• Room Types with a View – After this trip, I’ve decided to add new Room Type picture/field – “View from Room”.  I had started collecting distance to shore data, but didn’t keep it up.  This trip, I realised that the view is the most important thing.  You can be 20 feet from the shore and still not see the ocean if it is shrouded in dense foliage or not be able to access it if is rough coral.  In fact, a number of room types I inspected were differentiated purely by their view.  I’ve already covered how just west-vs-east view distinguished room types in many resorts.  But this trip I’ve noticed that other view distinctions were affecting the room category.

Here is Tour 7 At-a-Glance…

  • 5 atolls (Addu, North Male, South Male, North Ari, South Ari)
  • 1 new atoll (Addu)
  • 11 resorts
    • Embudu
    • Canareef Herathera
    • Equator Village
    • Shangri-La Vilingili
    • Taj Exotica
    • Kandolhu
    • Safari Island
    • Athuruga
    • Thudufushi
    • Cocoa
    • Club Med Finolhu
  • 3 new Resort Profile pix (at 98% completion, not many missing to get)
  • 58 new Room Type Profile pix
  • 28 Snorkel Spottings
  • 52 pages of notes
  • 5 dives
  • 6 spa treatments
  • 15 pina coladas
  • 94 Dive Charts added
  • 47 candidate “Best of the Maldives” pieces

Kandolhu - Napoleon fish diving

Maldives Tour 2016 – Day 12: Club Med Finolhu Villas

Club Med Finolhu - tour

Forget all your preconceived notions about hyper-ebullient, non-stop entertainment and buzz of activity at Club Med resorts. Their Finolhu Villas marquee property in the Maldives couldn’t be more contrary to that persona.

Instead of a whirlwind of activities, Finolhu Villas was tranquil and peaceful. There is no animation team pumping up the volume every night or leading the children in a pool frolic. In fact, no children under 12 years old are even allowed on the island, and only adults (over 18) are allowed in the water villas.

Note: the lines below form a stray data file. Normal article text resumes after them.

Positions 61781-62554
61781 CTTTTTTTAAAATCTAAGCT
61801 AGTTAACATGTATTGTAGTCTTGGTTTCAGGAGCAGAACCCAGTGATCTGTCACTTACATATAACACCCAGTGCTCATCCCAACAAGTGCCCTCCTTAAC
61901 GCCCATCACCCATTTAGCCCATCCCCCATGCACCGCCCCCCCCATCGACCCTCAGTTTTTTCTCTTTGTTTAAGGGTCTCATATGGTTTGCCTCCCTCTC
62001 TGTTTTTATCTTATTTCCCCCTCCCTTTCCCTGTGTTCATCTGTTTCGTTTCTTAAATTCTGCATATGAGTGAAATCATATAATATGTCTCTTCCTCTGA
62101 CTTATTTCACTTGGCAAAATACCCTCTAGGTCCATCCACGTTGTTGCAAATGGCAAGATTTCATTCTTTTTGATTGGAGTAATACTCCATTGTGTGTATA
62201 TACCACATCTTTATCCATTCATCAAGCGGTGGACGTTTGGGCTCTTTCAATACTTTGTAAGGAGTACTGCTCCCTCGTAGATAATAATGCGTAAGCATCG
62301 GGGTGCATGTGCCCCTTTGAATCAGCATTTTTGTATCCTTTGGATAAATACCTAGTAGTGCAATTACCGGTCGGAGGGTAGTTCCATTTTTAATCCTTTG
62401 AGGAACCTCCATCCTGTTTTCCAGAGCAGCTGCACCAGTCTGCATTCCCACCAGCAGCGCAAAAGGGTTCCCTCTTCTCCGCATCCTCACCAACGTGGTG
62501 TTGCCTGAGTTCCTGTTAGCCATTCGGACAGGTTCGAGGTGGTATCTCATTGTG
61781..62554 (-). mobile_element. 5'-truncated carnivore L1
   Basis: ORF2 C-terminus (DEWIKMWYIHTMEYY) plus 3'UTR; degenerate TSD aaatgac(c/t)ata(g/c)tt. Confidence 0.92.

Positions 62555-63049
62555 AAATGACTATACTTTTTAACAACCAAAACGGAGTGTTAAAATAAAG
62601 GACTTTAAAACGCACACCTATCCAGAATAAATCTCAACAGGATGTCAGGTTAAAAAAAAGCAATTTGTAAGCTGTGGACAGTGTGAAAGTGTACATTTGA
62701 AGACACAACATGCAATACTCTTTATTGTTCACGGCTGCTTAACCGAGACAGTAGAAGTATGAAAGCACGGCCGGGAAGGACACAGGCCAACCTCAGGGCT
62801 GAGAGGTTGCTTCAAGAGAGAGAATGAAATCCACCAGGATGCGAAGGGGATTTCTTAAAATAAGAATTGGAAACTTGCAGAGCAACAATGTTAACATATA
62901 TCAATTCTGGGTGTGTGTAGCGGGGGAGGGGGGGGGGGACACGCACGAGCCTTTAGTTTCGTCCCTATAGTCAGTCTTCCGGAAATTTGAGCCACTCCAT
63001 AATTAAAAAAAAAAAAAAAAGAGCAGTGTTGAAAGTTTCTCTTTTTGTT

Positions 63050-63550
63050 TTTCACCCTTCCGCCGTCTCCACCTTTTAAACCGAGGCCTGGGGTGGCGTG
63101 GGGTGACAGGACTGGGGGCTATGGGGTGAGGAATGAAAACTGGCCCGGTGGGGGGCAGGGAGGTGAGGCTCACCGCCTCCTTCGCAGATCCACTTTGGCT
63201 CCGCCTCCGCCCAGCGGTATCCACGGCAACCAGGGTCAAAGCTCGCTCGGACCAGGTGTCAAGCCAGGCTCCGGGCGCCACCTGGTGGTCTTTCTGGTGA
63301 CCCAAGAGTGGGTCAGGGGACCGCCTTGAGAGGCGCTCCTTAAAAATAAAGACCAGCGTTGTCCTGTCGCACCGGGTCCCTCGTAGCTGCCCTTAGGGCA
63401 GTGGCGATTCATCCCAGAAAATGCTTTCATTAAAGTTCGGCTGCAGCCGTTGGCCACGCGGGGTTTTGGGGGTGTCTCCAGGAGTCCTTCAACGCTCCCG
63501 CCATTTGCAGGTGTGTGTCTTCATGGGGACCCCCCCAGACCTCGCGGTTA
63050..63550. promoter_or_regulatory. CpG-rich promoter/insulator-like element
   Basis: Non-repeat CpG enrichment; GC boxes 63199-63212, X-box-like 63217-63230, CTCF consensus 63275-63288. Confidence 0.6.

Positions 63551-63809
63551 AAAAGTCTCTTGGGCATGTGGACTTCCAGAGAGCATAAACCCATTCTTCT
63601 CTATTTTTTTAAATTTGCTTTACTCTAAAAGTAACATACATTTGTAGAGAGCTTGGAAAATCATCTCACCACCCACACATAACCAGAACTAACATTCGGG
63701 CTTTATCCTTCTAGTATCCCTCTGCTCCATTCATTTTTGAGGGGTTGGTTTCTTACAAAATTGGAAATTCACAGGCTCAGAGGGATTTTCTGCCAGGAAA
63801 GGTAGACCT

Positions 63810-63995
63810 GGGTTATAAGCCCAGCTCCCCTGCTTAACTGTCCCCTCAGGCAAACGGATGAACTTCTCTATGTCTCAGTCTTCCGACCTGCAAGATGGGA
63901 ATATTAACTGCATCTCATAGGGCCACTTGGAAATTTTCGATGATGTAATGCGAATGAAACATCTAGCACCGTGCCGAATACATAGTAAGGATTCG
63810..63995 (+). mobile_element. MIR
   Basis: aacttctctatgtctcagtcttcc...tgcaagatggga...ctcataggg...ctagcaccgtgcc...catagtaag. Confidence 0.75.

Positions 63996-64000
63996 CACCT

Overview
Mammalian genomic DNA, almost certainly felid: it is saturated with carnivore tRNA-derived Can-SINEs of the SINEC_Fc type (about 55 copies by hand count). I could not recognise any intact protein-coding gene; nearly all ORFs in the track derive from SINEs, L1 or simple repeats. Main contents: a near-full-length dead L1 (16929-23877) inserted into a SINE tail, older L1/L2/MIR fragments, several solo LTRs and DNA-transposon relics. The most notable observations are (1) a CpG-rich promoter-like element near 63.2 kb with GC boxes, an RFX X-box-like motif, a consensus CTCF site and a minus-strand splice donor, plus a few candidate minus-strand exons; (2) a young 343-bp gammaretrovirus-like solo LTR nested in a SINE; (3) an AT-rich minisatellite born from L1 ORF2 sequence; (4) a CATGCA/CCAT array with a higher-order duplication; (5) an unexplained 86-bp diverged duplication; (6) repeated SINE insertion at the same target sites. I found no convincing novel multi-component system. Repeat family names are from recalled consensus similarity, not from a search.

Instead of value priced villas typical of many Club Med resorts, Finolhu Villas is masterfully designed with artistically undulating curves (no not *that* kind of curves) most prominent in its distinctive roofs, but echoed as a motif throughout the resort. The resort features an array of modernist styling including its striking glass floor in its over water bar, and the grounds are meticulously landscaped like some tropical stately home.

Actually, “Villas” are a misnomer. They should be called “Finolhu Suites”. All of them have living areas for lounging completely segregated on the opposite side of the bathroom characteristic of a suite. In fact, both rooms have their own large screen plasma television. I guess that is good if you can’t agree on what to watch, but if that kind of argument is happening on your honeymoon, you might want to invest in some relationship counseling. 😉

Finolhu Villas is more than an upgrade from Club Med Kani. It is a whole new luxury concept.

Maldives Tour 2016 – Day 11: Cocoa Island

Cocoa Island - tour

When is a resort not a resort?

Cocoa Island resort doesn’t seem like a resort. No welcome sign. No adverts for activities. No bulletin boards.

The island doesn’t seem like a resort island. It seems more like a sand bar with some palm trees on it. It has a very small operations hub in the centre of the island. Over half the staff don’t live on the island but commute from the nearby neighbour. The much smaller resort infrastructure makes it seem more like a little, exclusive community of beach houses than a resort. The resort common area buildings feel more like the community’s shared country club facilities.